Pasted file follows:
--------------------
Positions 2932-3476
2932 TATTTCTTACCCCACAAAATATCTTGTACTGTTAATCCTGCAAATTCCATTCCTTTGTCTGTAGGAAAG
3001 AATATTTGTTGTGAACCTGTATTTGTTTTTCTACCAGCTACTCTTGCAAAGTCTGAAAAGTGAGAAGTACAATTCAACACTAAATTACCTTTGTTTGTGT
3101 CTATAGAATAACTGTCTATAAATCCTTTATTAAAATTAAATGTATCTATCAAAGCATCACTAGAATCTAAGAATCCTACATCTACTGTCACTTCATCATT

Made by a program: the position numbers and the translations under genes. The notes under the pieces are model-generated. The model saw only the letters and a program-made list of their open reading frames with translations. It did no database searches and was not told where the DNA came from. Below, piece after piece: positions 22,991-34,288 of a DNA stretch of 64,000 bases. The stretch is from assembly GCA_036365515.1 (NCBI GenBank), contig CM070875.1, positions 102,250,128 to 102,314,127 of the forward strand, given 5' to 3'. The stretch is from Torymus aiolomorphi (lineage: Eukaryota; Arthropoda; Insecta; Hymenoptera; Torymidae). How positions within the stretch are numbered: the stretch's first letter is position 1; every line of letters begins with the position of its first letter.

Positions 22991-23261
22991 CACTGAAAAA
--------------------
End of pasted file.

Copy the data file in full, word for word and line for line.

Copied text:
Positions 2932-3476
2932 TATTTCTTACCCCACAAAATATCTTGTACTGTTAATCCTGCAAATTCCATTCCTTTGTCTGTAGGAAAG
3001 AATATTTGTTGTGAACCTGTATTTGTTTTTCTACCAGCTACTCTTGCAAAGTCTGAAAAGTGAGAAGTACAATTCAACACTAAATTACCTTTGTTTGTGT
3101 CTATAGAATAACTGTCTATAAATCCTTTATTAAAATTAAATGTATCTATCAAAGCATCACTAGAATCTAAGAATCCTACATCTACTGTCACTTCATCATT

Made by a program: the position numbers and the translations under genes. The notes under the pieces are model-generated. The model saw only the letters and a program-made list of their open reading frames with translations. It did no database searches and was not told where the DNA came from. Below, piece after piece: positions 22,991-34,288 of a DNA stretch of 64,000 bases. The stretch is from assembly GCA_036365515.1 (NCBI GenBank), contig CM070875.1, positions 102,250,128 to 102,314,127 of the forward strand, given 5' to 3'. The stretch is from Torymus aiolomorphi (lineage: Eukaryota; Arthropoda; Insecta; Hymenoptera; Torymidae). How positions within the stretch are numbered: the stretch's first letter is position 1; every line of letters begins with the position of its first letter.

Positions 22991-23261
22991 CACTGAAAAA